DM Tips #2: You Are Not the Enemy
This is one of the hardest things for many Dungeon Masters. While you may be responsible for playing the roles of all the monsters, as well as all the various people, the weather, the very land itself, it doesn’t mean you are playing against the players. You may be filling the shoes of every antagonist they come across, but you need to remember that everyone wants to have fun. It isn’t fun for players if the DM is actively working against them.
In many ways, you are like a parent and the players are your children. You are showing them this new world, letting them explore, and letting them experience new things. There may be times where some hand-holding is needed, and other times when you need to let them learn some harsh lessons. Everyone was a kid once, and at times it may have felt like Mom and Dad were being mean for no discernible reason, but most parents were just trying to prepare us for the world. A Dungeon Master is much the same.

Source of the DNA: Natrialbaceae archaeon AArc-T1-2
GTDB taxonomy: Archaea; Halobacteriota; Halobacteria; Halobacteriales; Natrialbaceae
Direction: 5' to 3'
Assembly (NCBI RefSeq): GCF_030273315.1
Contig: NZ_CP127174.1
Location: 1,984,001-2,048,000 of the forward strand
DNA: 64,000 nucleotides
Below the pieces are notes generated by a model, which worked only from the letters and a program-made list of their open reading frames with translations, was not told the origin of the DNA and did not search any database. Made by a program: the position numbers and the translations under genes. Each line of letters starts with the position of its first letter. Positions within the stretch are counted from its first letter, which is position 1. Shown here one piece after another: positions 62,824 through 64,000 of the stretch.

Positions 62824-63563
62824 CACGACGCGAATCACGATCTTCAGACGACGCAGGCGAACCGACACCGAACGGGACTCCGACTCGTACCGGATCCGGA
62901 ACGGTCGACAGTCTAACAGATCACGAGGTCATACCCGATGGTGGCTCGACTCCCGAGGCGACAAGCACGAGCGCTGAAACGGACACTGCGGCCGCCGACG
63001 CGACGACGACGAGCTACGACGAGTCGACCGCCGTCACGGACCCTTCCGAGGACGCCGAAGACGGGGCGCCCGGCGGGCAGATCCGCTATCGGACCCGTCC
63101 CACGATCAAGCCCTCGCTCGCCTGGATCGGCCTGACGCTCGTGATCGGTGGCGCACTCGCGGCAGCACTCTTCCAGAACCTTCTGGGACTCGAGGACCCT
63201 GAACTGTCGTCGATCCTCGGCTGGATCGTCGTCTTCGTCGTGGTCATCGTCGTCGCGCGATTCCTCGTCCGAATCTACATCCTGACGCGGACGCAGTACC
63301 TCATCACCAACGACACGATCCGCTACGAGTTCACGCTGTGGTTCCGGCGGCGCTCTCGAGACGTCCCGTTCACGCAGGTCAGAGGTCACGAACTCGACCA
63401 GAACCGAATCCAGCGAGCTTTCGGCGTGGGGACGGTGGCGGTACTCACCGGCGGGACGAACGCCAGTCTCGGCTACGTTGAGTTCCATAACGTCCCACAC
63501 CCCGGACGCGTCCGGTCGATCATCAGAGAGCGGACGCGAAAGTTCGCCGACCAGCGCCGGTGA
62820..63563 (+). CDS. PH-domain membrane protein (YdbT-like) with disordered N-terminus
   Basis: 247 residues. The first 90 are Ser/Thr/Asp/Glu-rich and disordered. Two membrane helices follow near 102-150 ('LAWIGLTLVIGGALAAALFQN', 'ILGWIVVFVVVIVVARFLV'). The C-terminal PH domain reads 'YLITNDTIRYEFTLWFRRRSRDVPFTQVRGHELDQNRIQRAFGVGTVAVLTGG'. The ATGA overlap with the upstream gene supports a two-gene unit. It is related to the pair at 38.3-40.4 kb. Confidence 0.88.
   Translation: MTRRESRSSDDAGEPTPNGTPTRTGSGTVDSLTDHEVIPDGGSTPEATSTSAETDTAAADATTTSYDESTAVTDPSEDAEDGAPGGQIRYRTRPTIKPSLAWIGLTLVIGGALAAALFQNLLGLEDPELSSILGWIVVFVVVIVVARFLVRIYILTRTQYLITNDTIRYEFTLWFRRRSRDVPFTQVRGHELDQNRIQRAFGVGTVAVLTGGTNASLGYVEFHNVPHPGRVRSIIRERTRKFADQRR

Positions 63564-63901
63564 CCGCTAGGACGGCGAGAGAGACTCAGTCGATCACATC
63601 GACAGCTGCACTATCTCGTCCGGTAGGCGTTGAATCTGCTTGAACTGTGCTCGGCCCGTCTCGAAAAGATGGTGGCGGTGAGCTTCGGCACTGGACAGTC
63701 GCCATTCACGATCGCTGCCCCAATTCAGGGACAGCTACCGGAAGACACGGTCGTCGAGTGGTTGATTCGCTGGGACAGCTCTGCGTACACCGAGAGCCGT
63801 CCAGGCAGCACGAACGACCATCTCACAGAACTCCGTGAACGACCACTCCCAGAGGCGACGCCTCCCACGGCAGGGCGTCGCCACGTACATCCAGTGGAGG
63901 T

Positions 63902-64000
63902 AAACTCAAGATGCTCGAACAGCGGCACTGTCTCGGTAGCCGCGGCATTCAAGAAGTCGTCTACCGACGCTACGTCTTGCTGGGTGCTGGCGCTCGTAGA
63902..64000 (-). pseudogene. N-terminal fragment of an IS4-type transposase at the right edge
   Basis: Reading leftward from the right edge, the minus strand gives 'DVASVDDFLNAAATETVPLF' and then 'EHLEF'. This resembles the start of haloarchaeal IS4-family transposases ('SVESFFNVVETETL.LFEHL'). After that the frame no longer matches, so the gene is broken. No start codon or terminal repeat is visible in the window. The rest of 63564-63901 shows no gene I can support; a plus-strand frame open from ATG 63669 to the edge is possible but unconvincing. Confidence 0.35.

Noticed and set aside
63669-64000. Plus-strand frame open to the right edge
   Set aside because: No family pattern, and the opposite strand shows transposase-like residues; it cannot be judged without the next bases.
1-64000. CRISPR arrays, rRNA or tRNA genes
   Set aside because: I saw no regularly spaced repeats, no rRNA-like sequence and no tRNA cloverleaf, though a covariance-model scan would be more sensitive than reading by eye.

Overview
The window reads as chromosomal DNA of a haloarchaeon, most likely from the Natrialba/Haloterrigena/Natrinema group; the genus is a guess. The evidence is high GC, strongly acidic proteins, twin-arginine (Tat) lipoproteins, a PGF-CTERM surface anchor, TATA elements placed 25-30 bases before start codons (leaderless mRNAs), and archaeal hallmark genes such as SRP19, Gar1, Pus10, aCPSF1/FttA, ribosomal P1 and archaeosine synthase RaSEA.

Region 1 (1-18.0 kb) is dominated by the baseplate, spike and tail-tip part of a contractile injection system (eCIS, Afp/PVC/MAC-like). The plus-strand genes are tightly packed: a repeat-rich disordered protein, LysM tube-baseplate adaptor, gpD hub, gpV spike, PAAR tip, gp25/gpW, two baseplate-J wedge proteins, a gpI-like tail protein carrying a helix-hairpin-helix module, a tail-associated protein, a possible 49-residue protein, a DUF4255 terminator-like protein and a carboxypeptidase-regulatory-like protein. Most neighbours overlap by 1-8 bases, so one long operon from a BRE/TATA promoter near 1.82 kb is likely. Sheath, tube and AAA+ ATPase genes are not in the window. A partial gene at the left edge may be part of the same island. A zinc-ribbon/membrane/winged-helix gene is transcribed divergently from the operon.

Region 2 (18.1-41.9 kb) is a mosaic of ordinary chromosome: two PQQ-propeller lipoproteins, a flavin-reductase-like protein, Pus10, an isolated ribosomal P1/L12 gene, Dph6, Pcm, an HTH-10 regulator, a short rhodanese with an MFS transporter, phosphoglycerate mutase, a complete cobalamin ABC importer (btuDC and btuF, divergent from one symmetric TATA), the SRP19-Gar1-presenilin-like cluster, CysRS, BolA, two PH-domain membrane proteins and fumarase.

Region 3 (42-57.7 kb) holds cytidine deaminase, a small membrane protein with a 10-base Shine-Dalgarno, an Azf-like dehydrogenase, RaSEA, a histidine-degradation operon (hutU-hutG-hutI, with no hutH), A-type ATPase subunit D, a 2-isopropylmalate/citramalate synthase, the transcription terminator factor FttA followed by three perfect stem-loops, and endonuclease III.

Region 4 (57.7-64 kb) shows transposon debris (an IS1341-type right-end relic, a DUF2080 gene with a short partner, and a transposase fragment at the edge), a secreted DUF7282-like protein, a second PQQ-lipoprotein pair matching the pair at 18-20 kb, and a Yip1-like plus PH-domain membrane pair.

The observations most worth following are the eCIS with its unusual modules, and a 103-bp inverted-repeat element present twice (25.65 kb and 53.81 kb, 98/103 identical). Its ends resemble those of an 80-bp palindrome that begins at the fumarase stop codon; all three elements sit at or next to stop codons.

This can all be quite frustrating at times. You spend a fair amount of time preparing some grand adventure for the players, and inevitably they will derail whatever you had planned out. They will kill the main villain too easily, or not take the hints that they should head south and explore that old castle the locals keep talking about. This is why being a good DM takes patience and resolve. It is easy to lash out at the players for “ruining” the adventure. You need to remember to stay calm and just see where the story goes. You are the narrator, but the story can always change, and ultimately it is the players who decide what road to take.
You need to find a good balance in the game. You don’t want to be too adversarial where the players feel like no matter what they do they cannot win. On the flip side, you still want to make it challenging enough where they won’t get bored because they know they will always win. Make it tough when it needs to be, but always make sure that if the players are clever they can find a way out of any spot of trouble they may get into. It takes time, it takes practice, it takes patience, and it takes care. You and the players are in this together, if the players win, you win.